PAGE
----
UK Release date: 18th June 2012
UK Distributor: Scanbox
Directors: The Mo Brothers
Starring: Shareefa Daanish, Imelda Therrine, Arifin Putra, Julie Estelle, Ario Bayu
Running time: 95 mins
Reviewer: Adam Wing
It's rare in this day and age for a horror movie to come out of nowhere and surprise you, but Indonesian splatter fest Macabre (Rumah Dara) does just that. The first Indonesian film to be banned in Malaysia, Macabre tells the bloodthirsty tale of cannibalism, immortality and chainsaws. Six friends head out on a road trip but run into trouble when they meet Maya, a strange young girl who wanders into their path claiming she's been robbed. Some of the friends are hesitant at first, but in the end they agree not to leave her alone in the pouring rain.
If any of this sounds familiar to you, don’t worry - the opening act of Macabre follows every rule and every horror cliché ever committed to film. A post modern audience will find it hard to believe that the characters aren’t more suspicious, but then again, we wouldn’t have a very good horror movie if they just dropped her off at the door and went about their business. Stupid characters deserve grisly misfortune, and come the half hour mark, that’s exactly what they get. Excessively.
They give her a ride to an isolated house (go figure), deep in the woods (ahem), and once inside - the heavily pregnant girl needs her rest - Maya introduces them to her courteous mother. Dara is an ageless, almost robotic presence, determined to cook them a hearty meal by way of thanks for their kind-heartedness. Some of the friends are hesitant at first (I think we know where this sentence is headed) but in the end they decide to stay. This is when the night turns a darker shade of red and the small group of dim-witted friends find themselves trapped and hunted by Dara and her ‘family’, who have been raised to eliminate and devour unsuspecting passers-by. Especially pregnant ones - they’re very much like the pink and blue buttons in Liquorice Allsorts as it turns out.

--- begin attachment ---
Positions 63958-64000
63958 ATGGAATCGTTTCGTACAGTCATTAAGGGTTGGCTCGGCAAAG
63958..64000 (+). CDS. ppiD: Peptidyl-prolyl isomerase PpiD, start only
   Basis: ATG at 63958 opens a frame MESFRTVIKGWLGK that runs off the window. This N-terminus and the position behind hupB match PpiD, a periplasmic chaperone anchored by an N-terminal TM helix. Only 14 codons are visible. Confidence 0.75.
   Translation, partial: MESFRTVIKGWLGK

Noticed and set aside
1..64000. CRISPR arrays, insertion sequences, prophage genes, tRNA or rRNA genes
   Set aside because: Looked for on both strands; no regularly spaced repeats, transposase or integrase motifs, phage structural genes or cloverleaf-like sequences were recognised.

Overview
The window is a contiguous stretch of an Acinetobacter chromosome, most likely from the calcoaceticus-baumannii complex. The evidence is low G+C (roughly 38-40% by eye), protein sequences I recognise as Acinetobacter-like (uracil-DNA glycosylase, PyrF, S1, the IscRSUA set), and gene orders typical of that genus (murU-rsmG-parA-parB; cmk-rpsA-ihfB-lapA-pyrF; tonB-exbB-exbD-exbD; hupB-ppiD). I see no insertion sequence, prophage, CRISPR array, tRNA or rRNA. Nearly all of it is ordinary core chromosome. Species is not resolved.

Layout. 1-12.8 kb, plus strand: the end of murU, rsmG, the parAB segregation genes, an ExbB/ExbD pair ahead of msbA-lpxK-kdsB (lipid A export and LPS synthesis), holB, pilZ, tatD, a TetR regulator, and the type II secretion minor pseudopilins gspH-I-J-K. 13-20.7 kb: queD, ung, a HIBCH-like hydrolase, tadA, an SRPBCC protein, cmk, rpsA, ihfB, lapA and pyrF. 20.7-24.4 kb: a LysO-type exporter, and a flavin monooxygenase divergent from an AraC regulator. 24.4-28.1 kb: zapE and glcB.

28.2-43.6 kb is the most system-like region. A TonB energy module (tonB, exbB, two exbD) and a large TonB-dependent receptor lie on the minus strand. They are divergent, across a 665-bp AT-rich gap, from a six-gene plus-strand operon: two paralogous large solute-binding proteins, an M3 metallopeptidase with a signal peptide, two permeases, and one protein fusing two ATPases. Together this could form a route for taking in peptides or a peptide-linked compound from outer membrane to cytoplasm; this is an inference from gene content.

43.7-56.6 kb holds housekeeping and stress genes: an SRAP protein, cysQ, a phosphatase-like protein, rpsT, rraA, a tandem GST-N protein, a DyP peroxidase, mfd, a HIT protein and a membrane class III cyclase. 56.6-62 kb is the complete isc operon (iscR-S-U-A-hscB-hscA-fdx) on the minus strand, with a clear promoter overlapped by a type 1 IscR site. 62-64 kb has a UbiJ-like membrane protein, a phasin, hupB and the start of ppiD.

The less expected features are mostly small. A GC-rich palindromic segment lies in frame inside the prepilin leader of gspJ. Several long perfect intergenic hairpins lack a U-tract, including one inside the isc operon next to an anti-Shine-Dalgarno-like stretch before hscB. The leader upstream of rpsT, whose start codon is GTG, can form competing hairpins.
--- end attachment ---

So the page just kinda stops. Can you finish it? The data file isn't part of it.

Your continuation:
Remember that scene in Switchblade Romance where a chainsaw wielding maniac attacks Marie in the back of a car for near-on five minutes? That’s what Macabre is like for sixty gut-punching minutes. Mutilation and mayhem make for good bedfellows and Kimo Stamboel & Timo Tjahjanto are well aware of that. The order in which the cast member’s die is at times surprising, and the way in which they’re butchered is mercilessly captivating. Just when you think they might run out of characters to kill, a police unit turns up and all hell breaks loose again. The perpetrators are almost impossible to kill, which means the surviving characters will have to get creative if they’re going to survive the night, and that they do in a blisteringly brutal finale that really hits the spot.
It’s not all plain sailing of course. The editing is a little too choppy at times and budgetary restraints are obvious from the start, even if the gruesome effects work is faultless throughout. A laboured approach and dumb cliché ridden characters only serve to frustrate, but all is forgotten by the time they sit down for their last supper. From here on in Macabre is a horror enthusiast’s wet dream, overflowing with creative kills, unrecognisable body horror and gruesome torture sequences. If you’re the kind of person who likes their movie heroines covered in blood, then look no further; Macabre is an unapologetic exercise in torture porn excess. Strong performances help - as does the wide array of household appliances at the perpetrators disposal - but it’s the relentless bloodlust that hits home hardest.
Reminiscent of French thriller Inside, Macabre is a surprisingly efficient little horror movie that makes The Texas Chainsaw Massacre look like a night in with The Brady Bunch. Check in before you get checked out.